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SIG Kobra going Ducted fan, possible?

Old 09-27-2011, 02:36 AM
  #1  
Coyote24
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Default SIG Kobra going Ducted fan, possible?

Good day,

So there is this SIG Kobra kit box sitting around (kit # RC53) and I was now wondering if I could put a ducted fan in it instead of prop on the nose.

The initial idea is to make openings on each side of the fuse somewhere under the cockpit to feed air to a fan inside the fuselage with a tube leading to an open tail.

I have no idea if this is feasible, but the reason the kit was never built is because of the idea of having a prop on the nose (or tail) of a jet is not appealing.

If you are not familiar with the kit it is a F-16 type of plane.
45" ws
390 sq inch wing area
weight 3.25 to 3.50 lbs
usual engine recommended is .19 to .35

http://www.sigmfg.com/cgi-bin/dpsmar...FV5.html?E+Sig

Any idea suggested would be greatly appreciated.

Cheers,

al
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Old 09-27-2011, 02:44 AM
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tampaflyer
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anything can be done...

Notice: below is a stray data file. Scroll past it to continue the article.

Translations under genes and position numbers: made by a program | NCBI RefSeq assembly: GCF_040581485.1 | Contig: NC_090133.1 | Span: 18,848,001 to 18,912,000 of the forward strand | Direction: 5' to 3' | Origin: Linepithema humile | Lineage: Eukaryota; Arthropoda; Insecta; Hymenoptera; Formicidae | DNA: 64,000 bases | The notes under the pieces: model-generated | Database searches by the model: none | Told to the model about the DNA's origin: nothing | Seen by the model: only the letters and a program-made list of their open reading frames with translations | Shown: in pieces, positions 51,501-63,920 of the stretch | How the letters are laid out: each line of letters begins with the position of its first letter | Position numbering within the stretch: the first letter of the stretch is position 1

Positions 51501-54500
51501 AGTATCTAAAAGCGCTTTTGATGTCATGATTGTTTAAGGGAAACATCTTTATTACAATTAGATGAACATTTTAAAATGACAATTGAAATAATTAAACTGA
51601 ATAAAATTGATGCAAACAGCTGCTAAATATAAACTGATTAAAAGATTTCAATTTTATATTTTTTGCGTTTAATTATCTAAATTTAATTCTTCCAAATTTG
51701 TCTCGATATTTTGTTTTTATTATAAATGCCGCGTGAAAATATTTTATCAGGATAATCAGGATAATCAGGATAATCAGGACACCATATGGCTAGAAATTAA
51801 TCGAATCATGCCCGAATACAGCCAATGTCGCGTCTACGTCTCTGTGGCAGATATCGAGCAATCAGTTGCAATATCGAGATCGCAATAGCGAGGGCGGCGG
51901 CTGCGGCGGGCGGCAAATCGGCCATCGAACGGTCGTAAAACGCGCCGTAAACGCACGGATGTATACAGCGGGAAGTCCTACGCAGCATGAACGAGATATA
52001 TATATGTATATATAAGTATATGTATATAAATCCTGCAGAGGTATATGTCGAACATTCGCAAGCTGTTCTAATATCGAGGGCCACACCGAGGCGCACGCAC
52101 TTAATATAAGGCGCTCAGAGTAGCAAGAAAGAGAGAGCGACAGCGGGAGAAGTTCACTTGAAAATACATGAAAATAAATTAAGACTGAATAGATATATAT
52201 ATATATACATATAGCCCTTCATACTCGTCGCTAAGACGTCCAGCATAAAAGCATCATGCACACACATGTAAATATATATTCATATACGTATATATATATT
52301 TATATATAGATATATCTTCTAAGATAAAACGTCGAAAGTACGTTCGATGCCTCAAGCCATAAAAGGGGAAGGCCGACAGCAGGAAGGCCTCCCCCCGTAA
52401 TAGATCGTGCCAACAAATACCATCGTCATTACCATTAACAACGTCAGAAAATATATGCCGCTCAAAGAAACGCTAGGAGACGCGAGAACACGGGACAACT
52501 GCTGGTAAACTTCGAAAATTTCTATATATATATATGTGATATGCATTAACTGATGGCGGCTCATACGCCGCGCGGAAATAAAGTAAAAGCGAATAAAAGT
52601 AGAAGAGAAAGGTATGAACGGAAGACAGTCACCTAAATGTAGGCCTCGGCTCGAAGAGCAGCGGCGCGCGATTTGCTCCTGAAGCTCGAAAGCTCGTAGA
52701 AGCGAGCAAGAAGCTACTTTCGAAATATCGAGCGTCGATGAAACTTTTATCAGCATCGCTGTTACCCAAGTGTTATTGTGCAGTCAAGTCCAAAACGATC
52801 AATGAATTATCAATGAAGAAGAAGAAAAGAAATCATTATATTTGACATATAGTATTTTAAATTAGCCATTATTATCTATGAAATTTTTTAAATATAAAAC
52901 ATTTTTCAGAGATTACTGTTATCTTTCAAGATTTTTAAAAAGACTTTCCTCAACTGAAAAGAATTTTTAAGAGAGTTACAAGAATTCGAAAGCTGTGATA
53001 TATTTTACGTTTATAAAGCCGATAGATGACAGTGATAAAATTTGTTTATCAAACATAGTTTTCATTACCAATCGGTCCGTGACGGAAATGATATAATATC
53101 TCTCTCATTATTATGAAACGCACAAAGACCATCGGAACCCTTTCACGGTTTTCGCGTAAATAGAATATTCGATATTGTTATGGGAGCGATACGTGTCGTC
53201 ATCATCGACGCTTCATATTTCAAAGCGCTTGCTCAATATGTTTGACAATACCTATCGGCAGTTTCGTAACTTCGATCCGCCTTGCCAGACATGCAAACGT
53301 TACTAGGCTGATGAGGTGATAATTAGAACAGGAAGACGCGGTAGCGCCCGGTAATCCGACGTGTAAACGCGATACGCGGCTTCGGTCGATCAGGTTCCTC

it is not going to be easy. a d/f needs alot of air intake . at least 100% fan sweep area. you will have to make inlets, a tail tube. reroute any pushrods, or anthing els in the way. plus you will have to make sure you don't make it any hevier.

and to be honest, even with a High KV motor.. it would be a great propdrive. once spinning you wouldn't see it, what ruined it nitro was a muffler hanging down.
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Old 09-27-2011, 07:49 AM
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JetPlaneFlyer
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While not 'impossible' this would be very difficult. Looking at photos of the Kobra it's basically a standard i.c powered aerobatic model with some superficial jet stying. the fuselage would not be wide enough to take a EDF outlet and the nose would be too short to get the plane to balance without an engine up front or a load of lead. You would also need ducting on the inlet to the fan and as noted by Tampa the area of the duct needs to be about the same as the fan area.
Basically you would have to design a new fuselage if you wanted to go EDF. EDF's are much less efficient than normal props requiring much more weight and power to make the same thrust as a normal prop. You would end up with a model that was a lot heavier than the prop version so handling and manouverability would be worse.
I honestly cant see a reason to do the conversion. This is not a jet model, it's a normal aerobatic prop model with a little jet styling, once it's in the air you wont see the prop anyway.
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Old 09-27-2011, 06:11 PM
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Coyote24
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Thank you both.

I was afraid this would be the situation!
It is still a nice plane.

Cheers,

a
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